“That’s been just an absolute miracle to me that we were able to focus on that cancer patient,” said Tavernini Dowling. “What do they need? How is that going to work? The person with mobility issues. How do we make it easier for them to get around to navigate things. Mothers with small children? How do we make that child’s experience be, how do we make them able to still be a kid while they’re going through this medical crisis? Every different kind of guest we were able to just look at this and say, ‘What can we do to make that perfect for them?’ Or just better anyway. Then, to be blessed with Steve [Mariucci] as our chairman of our board and the most amazing board of directors who all agreed, ‘Don’t do this good enough. Let’s do this to the best that we possibly can.’ This is our one shot in our whole lives to do something really outstanding. Let’s leave a mark.”

“I don’t know how many people in this world love, love, love what they do,” said Steve Mariucci, Beacon House Chairman of the Board, NFL Network analyst, former NFL coach and Iron Mountain native. “Some people work just to earn a living, some people work because that’s what they have in front of them, some people work for their next job, whatever that is and I get it. But, she is unbelievable in that she is so committed to what she does and she doesn’t just work a job. I don’t think she considers it a job. I think at the Beacon House, I think it’s her vocation. I think it’s what she loves to do as a human being. Not sure if she had any days off at all. I mean she sends pictures of her and her staff cooking Thanksgiving meals for the guests. It’s just every day to a point where I’m concerned about her. It’s like, you gotta get a life, you gotta relax, put your feet up once in a while and just chill. She could burnout in one second, but she’s so into the people that she works with over there. She loves her staff and all of that yes, but she’s so committed to the guests at the Beacon House and they’re from everywhere. They’re not just from the U.P. They’re from out of state, out of the country some of them and she takes a personal interest in each one of them like nothing that we’ve ever seen before. I’ve kidded her before, she’s the modern day Mother Theresa and she’s just so unique and God, we all love her.”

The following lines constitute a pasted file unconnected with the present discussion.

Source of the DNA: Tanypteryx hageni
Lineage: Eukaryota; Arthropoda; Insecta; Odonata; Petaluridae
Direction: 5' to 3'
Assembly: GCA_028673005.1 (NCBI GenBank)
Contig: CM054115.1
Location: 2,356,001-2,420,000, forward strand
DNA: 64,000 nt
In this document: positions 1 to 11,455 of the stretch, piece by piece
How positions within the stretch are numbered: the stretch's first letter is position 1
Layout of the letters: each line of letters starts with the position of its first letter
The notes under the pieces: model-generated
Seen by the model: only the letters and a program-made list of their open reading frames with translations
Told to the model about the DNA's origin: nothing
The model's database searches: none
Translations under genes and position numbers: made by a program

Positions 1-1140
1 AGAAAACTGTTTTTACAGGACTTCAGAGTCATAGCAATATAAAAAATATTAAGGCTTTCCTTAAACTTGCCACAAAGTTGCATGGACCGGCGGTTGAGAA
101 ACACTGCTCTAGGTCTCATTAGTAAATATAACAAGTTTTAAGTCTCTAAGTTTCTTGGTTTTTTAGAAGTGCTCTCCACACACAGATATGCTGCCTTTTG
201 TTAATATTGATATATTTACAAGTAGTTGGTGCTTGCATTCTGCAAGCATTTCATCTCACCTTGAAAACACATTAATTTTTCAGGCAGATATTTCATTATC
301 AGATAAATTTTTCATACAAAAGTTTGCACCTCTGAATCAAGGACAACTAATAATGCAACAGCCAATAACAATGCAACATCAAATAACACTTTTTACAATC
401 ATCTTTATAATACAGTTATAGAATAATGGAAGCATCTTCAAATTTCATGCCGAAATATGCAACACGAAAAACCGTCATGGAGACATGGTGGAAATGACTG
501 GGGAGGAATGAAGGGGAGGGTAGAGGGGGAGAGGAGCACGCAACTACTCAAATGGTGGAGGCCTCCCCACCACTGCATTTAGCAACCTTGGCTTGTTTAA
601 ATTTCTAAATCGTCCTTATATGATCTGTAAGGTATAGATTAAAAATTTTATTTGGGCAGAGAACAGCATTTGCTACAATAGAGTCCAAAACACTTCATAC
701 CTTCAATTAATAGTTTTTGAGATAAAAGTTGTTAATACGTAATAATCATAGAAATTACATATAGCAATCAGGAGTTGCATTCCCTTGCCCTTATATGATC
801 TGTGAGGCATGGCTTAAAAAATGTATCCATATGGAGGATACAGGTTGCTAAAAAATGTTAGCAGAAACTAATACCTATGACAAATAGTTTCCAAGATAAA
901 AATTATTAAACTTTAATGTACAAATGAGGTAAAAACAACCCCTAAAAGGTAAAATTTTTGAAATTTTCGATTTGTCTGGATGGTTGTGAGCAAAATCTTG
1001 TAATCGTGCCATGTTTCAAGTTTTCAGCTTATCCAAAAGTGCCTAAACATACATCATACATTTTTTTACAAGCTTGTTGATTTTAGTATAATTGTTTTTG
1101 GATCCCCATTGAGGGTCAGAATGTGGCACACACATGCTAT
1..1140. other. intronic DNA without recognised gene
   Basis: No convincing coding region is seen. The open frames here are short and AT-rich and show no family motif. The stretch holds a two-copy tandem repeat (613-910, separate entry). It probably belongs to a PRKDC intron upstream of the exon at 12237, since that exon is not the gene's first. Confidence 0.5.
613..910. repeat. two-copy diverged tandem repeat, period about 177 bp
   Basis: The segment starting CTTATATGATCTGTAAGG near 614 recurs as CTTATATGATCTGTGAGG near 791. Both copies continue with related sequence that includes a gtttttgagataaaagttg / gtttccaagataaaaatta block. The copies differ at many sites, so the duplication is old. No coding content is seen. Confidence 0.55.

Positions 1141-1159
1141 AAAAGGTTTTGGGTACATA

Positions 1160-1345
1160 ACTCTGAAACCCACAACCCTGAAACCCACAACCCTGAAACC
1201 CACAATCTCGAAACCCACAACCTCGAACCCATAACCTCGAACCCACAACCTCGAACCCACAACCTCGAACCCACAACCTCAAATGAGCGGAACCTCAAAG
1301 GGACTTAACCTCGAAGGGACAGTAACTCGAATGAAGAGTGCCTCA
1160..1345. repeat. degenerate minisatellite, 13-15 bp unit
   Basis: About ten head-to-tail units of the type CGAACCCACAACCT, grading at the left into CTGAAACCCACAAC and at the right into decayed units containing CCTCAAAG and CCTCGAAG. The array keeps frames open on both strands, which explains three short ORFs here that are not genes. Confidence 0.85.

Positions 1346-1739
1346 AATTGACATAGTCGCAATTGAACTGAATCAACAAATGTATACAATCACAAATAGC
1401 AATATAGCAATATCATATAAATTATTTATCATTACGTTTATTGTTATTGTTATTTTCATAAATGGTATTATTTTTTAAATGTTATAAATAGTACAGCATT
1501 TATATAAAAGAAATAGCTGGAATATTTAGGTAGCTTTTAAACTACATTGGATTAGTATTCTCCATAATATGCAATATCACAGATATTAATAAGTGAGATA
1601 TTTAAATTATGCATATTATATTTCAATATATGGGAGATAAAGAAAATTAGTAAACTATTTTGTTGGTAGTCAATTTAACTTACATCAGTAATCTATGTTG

It’s clear to see that the Mariucci Family Beacon House would not be what it is today without Mary Tavernini Dowling.

“I feel like the luckiest person alive I think because I get to be front and center at watching so many lives change.”